Rob Ford died of a more respectable disease.

Stolen: We are all France. We are all Belgium. We are never Ivory Coast or Burkina Faso or Tunisia or Mali.

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Continue reading “March rambling #2: We are never Ivory Coast”

Blogging is not dead, cousin Lisa

THE MOST EGREGIOUS ERROR I believe I have EVER made in this blog is in a post three months ago.

blogging.moreMy cousin Lisa was one of the grandkids of my late great-aunt Charlotte and great-uncle Ernie Yates. Since I had no aunts, uncles, or first cousins, my closest relatives were the children of my mother’s first cousins, the eldest of whom are Anne and Lisa, Frances’s kids.

(BTW, Fran recently had her 75th birthday; belated happy birthday to her!) Anne and Lisa are about a decade younger than my sister Leslie and I.

Lisa had been living and working in the Washington, DC area for a number of years. She came to my mother’s funeral in February 2011. When Anne had Thanksgiving dinner at her house just north of New York City in 2013, which my family attended, Lisa was there as well.

At the end of 2014, Lisa quit her long-term job in the DC area and bought a one-way ticket to Paris. She is blogging about her experiences. Anne’s job has taken her to France as well, so they get to see each other more often than they did in the US. Incidentally, they were both born in France.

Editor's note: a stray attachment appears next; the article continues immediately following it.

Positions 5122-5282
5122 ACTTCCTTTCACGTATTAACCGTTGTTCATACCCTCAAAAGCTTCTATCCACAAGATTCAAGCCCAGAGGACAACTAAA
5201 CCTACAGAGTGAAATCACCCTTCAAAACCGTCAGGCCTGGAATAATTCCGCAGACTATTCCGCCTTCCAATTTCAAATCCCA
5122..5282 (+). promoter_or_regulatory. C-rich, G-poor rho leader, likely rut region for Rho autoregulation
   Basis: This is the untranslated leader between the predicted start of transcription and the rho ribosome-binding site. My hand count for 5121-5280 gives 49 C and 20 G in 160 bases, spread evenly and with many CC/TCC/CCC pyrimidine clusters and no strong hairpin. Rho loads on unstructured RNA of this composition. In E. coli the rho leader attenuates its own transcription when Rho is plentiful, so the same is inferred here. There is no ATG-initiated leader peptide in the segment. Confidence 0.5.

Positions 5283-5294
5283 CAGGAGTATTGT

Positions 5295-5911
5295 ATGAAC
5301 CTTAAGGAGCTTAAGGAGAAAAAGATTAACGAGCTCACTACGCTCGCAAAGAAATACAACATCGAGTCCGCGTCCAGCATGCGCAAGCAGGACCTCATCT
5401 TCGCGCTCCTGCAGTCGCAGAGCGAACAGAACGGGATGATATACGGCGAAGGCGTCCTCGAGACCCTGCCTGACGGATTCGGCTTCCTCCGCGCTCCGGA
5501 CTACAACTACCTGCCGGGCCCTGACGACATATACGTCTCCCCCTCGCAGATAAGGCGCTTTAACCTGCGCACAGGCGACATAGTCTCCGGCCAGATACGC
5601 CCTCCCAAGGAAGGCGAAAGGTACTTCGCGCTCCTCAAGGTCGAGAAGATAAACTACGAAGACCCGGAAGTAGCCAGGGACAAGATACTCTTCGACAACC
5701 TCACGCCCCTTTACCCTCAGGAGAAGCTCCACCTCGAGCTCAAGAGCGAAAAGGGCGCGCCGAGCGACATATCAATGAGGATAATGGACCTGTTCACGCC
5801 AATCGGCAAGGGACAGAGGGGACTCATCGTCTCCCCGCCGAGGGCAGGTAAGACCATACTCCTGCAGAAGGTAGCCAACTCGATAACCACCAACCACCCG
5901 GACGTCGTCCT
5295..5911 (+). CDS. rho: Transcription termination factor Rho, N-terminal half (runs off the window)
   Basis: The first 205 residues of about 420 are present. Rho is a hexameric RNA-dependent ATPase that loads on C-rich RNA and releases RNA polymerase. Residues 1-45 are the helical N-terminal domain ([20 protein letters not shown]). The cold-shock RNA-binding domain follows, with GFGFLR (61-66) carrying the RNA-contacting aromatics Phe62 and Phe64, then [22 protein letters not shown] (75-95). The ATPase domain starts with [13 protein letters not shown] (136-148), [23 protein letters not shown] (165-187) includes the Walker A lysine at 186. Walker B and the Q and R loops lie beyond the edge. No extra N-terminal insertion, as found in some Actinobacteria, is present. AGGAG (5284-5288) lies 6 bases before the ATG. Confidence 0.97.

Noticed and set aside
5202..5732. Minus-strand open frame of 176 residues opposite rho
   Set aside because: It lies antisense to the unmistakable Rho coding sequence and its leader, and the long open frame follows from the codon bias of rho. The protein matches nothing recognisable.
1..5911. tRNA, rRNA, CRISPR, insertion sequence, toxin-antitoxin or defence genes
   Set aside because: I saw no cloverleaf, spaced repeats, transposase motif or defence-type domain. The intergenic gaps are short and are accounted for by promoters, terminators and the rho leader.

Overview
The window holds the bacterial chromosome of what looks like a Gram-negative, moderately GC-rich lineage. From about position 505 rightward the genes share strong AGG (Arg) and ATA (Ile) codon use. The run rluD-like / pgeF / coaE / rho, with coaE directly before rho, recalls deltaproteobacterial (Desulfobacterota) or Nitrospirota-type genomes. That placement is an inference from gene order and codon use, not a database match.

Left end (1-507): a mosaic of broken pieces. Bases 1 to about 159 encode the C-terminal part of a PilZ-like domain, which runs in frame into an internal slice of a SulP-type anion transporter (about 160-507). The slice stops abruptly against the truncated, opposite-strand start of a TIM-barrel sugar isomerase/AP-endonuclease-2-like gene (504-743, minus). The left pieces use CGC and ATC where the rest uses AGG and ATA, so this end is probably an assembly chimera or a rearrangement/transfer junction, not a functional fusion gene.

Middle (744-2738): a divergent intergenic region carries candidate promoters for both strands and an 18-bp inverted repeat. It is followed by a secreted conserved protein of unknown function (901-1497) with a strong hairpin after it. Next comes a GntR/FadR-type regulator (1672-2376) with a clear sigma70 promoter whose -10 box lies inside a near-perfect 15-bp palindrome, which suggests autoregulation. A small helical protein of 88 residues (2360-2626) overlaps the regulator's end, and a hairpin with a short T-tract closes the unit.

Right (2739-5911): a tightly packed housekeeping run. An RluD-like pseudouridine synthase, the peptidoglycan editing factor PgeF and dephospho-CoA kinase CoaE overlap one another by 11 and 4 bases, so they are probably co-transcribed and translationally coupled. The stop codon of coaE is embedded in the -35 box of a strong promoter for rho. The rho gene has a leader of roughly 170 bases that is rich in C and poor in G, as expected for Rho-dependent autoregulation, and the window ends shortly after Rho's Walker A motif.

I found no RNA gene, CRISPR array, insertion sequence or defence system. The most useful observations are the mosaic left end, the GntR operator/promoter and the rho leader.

But recently, Lisa wrote: “One of my closest and oldest friends, someone I love very much, suffered a massive stroke that has left her hospitalized and her survival, according to the Dr’s, unlikely. I’m devastated and frantic because I can’t get information as it develops. If I was home, I’d be at her side, but I’m not, because I’m here and I can’t leave.”

Wondering what I could do for Lisa an ocean away, I asked Arthur the AmeriNZ from Chicago, who has lived in New Zealand for a couple of decades, to write to her, and he did, which she found helpful. And I would not have been able to suggest that had I not been reading his blog regularly for the last seven or eight years, learning his journey, knowing that he’s thought about those issues of being far away from America, even though he’s quite content with his life in Kiwiland.